• kdrophd

    I resonate deeply with #9. I want to experience the beauty of the world and its people. However, travel leaves me feeling overwhelmed, run-down, and anxious. It is quite the catch 22.

  • sister2sister2sister

    #6 – As I was reading, in the back of my head was my supervisor playing the ‘woe is me’ game while mixing it up with ‘go fish’. Really ticked me off! I prefer no games-straight talk!

  • April

    Yes- I can totally relate. I love change and growth but it’s a balancing act for sure!

  • April

    Thank you for this. So accurate.

  • Joy

    This blog is so reassuring. Now I know nothing is wrong with me! An an ISFJ, highly sensitive, perfectionist I can totally relate. All these situations describe me so well. I knew I demonstrated all these characteristics and more but only in the last couple of years have I come to know there is a name for it and a personality type. All these informative articles and the comments have made me realise there are other people like me. I can stop apologising for who I am and just be me. Thank you so much.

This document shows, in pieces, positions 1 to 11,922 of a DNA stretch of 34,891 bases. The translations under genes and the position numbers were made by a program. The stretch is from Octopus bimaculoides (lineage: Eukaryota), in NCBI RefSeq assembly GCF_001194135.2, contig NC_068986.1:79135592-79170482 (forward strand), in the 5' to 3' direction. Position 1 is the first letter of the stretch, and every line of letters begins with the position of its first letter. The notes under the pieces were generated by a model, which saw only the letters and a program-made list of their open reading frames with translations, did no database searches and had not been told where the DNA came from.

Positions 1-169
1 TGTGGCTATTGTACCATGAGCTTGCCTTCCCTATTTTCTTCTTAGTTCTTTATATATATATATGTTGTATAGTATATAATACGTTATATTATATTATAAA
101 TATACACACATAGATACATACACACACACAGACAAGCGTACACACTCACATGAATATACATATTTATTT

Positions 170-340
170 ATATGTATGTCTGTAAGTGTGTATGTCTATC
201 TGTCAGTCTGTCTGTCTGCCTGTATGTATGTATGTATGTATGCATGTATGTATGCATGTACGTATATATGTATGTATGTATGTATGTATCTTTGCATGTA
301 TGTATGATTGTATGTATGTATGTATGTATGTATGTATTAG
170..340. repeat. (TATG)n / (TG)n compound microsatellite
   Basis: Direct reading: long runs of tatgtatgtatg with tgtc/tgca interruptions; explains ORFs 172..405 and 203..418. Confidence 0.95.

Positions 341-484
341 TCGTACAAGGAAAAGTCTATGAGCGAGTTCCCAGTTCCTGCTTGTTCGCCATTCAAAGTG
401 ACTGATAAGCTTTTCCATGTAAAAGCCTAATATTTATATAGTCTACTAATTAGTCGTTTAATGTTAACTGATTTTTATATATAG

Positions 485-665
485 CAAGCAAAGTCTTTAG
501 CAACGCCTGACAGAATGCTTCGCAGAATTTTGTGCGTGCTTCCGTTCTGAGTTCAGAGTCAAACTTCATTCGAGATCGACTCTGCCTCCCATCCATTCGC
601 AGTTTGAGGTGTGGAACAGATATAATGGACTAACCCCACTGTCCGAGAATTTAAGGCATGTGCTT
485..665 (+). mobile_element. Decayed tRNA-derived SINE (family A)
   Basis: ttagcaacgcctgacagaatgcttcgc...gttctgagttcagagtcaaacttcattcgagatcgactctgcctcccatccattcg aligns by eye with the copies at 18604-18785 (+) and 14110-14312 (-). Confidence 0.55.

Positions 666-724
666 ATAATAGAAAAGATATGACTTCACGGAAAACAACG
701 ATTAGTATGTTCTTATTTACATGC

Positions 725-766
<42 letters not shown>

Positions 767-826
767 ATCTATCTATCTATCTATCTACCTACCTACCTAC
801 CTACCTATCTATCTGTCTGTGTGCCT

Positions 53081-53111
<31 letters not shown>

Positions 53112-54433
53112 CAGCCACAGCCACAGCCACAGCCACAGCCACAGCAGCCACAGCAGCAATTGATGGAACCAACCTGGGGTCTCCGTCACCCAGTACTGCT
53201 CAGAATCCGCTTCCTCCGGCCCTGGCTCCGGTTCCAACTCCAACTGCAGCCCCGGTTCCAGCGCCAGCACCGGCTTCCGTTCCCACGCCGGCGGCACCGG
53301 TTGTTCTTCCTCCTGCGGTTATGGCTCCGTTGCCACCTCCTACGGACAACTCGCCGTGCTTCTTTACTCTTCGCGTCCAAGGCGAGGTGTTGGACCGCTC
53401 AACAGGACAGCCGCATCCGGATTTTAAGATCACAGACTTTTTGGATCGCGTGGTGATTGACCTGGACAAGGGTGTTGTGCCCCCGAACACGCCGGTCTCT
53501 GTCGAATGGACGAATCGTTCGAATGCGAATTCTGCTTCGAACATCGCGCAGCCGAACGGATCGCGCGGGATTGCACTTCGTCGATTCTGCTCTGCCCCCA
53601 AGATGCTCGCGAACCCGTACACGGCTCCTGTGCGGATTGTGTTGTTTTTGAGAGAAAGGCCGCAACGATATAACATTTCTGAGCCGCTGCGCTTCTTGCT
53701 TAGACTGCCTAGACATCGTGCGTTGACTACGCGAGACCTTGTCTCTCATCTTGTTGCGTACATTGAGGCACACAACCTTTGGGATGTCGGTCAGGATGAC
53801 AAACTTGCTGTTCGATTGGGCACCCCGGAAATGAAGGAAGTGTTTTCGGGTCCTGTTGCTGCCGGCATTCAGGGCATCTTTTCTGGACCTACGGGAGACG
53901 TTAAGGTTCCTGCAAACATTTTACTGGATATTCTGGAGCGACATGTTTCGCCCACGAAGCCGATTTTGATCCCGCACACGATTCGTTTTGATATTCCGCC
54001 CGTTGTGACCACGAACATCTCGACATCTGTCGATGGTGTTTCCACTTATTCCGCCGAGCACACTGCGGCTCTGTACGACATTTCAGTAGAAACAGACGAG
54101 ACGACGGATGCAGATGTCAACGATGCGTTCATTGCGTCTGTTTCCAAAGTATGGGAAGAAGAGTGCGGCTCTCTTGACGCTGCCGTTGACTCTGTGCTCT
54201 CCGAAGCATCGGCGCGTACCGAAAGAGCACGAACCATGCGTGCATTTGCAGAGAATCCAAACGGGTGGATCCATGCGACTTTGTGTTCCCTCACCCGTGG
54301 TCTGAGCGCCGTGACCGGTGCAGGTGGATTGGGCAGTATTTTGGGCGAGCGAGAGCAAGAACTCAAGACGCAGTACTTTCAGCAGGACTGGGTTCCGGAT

• Carson

    quite a few of these resonate with me. I am a highly sensitive INFP #6 and #13 are so true. I am a self taught guitarist and I decided that I was going to take some lessons with a local teacher and during the lessons I just couldn’t do anything. He kept telling me how patient he was, while the TONE of his voice and his BODY LANGUAGE were screaming “You are on my last nerve, can’t you do anything right? Even a beginner can do these exercises.” I am now back to being self taught and couldn’t be happier. I can even remember being in school and when the teacher would call on me I wouldn’t be able to answer and was always put in the “dumb” classes, although my IQ is way above average. I finally got over that fear in college though, and pulled through with a 4.0.